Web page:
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ELEKTRO 11/2016 was released on November 7th 2016. Its digital version will be available on December 1st 2016.

 

Topic: Switchboards and switchboard engineering; Rotating electrical machines and power electronics; Maintenance of EE

 

Main Article

Lithium traction batteries for electric mobility (part 1)

Printed edition of SVĚTLO (Light) 5/2016 was released on September 19th 2016. Its digital version will be available immediately.

 

Standards, regulations and recommendations

Regulation No 10/2016 (Prague building code) from the view of building lighting technology

 

Lighting installations

PROLICHT CZECH – supplier of lighting for new SAP offices

Hold up the light to see in work your work

Modern and saving LED lifting of swimming pool hall

Researchers Control Surface Tension to Manipulate Liquid Metals

14.09.2015 | NCSU | news.ncsu.edu

Researchers from North Carolina State University have developed a technique for controlling the surface tension of liquid metals by applying very low voltages, opening the door to a new generation of reconfigurable electronic circuits, antennas and other technologies.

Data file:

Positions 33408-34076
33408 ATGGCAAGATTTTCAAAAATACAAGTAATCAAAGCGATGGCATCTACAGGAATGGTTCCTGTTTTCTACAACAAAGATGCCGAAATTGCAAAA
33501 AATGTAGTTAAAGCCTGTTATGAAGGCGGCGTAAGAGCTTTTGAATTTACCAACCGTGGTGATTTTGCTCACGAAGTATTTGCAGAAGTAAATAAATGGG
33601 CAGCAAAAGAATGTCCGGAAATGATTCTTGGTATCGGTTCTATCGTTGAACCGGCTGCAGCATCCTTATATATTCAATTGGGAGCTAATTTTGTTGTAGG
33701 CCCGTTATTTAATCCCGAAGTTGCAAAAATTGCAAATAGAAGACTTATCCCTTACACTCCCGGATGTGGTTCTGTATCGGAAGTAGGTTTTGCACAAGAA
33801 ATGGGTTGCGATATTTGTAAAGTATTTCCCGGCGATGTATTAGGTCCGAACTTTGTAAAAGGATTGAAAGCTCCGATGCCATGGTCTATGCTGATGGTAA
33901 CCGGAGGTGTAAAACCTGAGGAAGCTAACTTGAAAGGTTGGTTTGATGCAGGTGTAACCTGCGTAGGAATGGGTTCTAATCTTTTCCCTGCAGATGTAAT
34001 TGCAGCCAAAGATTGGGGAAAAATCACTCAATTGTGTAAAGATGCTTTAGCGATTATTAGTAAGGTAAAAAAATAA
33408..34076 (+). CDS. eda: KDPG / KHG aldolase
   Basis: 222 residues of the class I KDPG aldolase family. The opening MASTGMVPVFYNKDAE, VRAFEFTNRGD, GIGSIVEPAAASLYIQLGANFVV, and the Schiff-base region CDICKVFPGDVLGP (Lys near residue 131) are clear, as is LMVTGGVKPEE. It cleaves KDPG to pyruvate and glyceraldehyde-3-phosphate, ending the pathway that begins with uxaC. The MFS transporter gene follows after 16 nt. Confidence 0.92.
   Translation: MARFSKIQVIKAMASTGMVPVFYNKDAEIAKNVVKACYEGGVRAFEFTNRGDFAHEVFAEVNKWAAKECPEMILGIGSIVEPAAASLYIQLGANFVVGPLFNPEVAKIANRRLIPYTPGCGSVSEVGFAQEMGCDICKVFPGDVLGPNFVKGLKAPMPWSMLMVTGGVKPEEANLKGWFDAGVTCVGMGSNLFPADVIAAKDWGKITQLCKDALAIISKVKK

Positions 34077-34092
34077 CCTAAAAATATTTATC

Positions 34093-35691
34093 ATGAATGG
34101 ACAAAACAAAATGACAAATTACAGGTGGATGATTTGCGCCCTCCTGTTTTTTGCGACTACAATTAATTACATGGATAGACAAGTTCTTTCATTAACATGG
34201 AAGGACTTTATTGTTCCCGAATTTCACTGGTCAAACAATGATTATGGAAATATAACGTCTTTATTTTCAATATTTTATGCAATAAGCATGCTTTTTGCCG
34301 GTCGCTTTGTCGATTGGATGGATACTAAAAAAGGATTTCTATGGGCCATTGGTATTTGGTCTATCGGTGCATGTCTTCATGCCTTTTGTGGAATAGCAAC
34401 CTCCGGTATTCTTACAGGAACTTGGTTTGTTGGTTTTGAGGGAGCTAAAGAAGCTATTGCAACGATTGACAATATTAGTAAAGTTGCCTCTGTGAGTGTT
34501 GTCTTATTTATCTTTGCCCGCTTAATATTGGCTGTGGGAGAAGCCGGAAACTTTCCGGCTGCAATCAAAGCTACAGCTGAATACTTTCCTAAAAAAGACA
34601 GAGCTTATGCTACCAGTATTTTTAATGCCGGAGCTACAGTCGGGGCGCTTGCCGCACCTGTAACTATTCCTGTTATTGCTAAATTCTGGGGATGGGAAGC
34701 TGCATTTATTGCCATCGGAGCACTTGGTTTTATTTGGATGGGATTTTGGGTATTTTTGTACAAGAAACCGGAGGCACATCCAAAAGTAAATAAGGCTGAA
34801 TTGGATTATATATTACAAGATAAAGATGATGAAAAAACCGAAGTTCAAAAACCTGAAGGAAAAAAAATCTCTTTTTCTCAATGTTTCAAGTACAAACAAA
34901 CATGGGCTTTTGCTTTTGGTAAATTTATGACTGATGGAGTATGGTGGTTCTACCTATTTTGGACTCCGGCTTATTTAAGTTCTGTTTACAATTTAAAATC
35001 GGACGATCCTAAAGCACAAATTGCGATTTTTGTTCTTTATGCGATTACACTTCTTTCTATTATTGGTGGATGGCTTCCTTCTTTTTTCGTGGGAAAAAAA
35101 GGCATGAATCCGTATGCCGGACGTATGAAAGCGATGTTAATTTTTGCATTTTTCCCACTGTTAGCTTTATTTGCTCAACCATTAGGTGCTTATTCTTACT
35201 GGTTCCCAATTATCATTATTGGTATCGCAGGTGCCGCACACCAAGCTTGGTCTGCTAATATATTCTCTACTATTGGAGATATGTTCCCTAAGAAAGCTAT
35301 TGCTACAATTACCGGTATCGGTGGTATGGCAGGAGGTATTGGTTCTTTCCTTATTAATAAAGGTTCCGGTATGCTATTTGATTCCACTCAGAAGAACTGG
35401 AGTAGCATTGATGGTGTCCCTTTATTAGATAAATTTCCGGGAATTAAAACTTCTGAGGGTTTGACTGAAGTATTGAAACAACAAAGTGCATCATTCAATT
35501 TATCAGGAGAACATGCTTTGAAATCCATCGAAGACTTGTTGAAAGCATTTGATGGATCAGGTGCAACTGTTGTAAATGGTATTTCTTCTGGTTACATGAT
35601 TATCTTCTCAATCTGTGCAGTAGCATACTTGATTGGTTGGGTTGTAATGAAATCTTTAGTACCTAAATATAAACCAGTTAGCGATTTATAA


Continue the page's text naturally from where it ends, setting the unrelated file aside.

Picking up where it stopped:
The technique hinges on the fact that the oxide “skin” of the metal - which can be deposited or removed - acts as a surfactant, lowering the surface tension between the metal and the surrounding fluid. The researchers used a liquid metal alloy of gallium and indium. In base, the bare alloy has a remarkably high surface tension of about 500 millinewtons (mN)/meter, which causes the metal to bead up into a spherical blob.

Manipulating the liquid metal

“But we discovered that applying a small, positive charge - less than 1 volt - causes an electrochemical reaction that creates an oxide layer on the surface of the metal, dramatically lowering the surface tension from 500 mN/meter to around 2 mN/meter,” says Dr. Michael Dickey, an associate professor of chemical and biomolecular engineering at NC State and senior author of a paper describing the work. “This change allows the liquid metal to spread out like a pancake, due to gravity.”

The researchers also showed that the change in surface tension is reversible. If researchers flip the polarity of the charge from positive to negative, the oxide is eliminated and high surface tension is restored. The surface tension can be tuned between these two extremes by varying the voltage in small steps.

Read more at NCSU

Image Credit: NCSU

-jk-